Zehra, a national security expert, author and anchor for 24 News television channel, said that the country was formed in a highly insecure environment. Hence, the architecture of democracy which emerged, by and large everyone appears to be in a battle mode.
“This is Pakistan’s crisis of democracy,” she said, adding that she sees more and more of this intolerance, embattled mindsets, inability to sit down, work together.
Shamsi is a seasoned journalist having worked for international and local media and currently heads communications at Tabadlab, said that there has been a rise of identity politics which has in turn seen the rise of extremist forces.
In Pakistan, she said that there is a problem of a colonial mindset of the state that the state needs to be protected first and then the people. This has led to an imbalance of power which has led to weakening of democracy.
I am afraid that these insecurities and instability that we have seen in the last few years is not going to go away and the reason is that there is still this disdain for political parties, politicians, this belief us vs them, populism, where there are very simple solutions to complex problems, she said.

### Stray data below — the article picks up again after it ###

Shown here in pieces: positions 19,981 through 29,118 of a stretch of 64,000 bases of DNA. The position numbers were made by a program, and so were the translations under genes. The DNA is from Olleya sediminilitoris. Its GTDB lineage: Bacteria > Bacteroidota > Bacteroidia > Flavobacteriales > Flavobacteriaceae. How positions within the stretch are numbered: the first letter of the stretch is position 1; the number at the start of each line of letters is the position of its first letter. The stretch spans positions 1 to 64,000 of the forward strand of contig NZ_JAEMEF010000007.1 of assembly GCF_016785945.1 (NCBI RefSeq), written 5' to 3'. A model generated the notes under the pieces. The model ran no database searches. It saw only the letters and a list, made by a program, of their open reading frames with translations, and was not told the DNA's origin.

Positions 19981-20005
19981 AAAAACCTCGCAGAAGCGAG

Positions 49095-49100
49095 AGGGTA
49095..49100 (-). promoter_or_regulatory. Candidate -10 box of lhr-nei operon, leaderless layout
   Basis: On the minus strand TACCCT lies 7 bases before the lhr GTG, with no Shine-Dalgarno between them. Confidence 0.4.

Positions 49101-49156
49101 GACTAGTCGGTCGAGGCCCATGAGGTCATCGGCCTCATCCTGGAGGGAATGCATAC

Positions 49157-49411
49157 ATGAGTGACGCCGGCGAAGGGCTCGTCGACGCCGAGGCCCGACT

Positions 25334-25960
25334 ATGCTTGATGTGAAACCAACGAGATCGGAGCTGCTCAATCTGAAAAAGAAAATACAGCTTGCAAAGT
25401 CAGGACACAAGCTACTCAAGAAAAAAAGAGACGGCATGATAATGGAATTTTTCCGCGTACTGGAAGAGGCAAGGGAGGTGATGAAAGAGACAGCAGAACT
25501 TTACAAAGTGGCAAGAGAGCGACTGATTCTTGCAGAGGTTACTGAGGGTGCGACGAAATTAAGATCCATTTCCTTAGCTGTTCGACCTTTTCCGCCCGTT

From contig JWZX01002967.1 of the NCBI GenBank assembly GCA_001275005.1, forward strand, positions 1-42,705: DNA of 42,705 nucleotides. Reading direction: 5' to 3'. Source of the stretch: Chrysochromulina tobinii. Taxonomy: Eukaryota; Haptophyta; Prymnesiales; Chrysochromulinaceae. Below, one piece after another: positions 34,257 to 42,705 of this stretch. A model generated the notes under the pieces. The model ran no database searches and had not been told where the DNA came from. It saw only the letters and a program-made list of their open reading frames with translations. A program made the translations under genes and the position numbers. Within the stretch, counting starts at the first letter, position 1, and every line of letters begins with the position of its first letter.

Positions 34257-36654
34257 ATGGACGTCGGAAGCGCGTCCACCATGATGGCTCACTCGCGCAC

Despite Professor Chomsky’s warning of the looming threat of nuclear war, Zehra said that the situation on the ground suggested that despite the rising rhetoric and low-intensity warfare such as the Kargil conflict, sabotages which continue but that both countries know that nuclear war is out due to a “balance of terror” of nuclear war. The evidence of that, she pointed out, is the continuing practice of sharing lists of nuclear installations irrespective of how bad the formal relationship is between the two countries.
“Unless one of the two countries decides that suicide, our utter and total annihilation is our aim, I don’t think nuclear war is on the cards,” she said, adding that the problem between the two countries still remains. As a solution, she suggested negotiations between the two countries.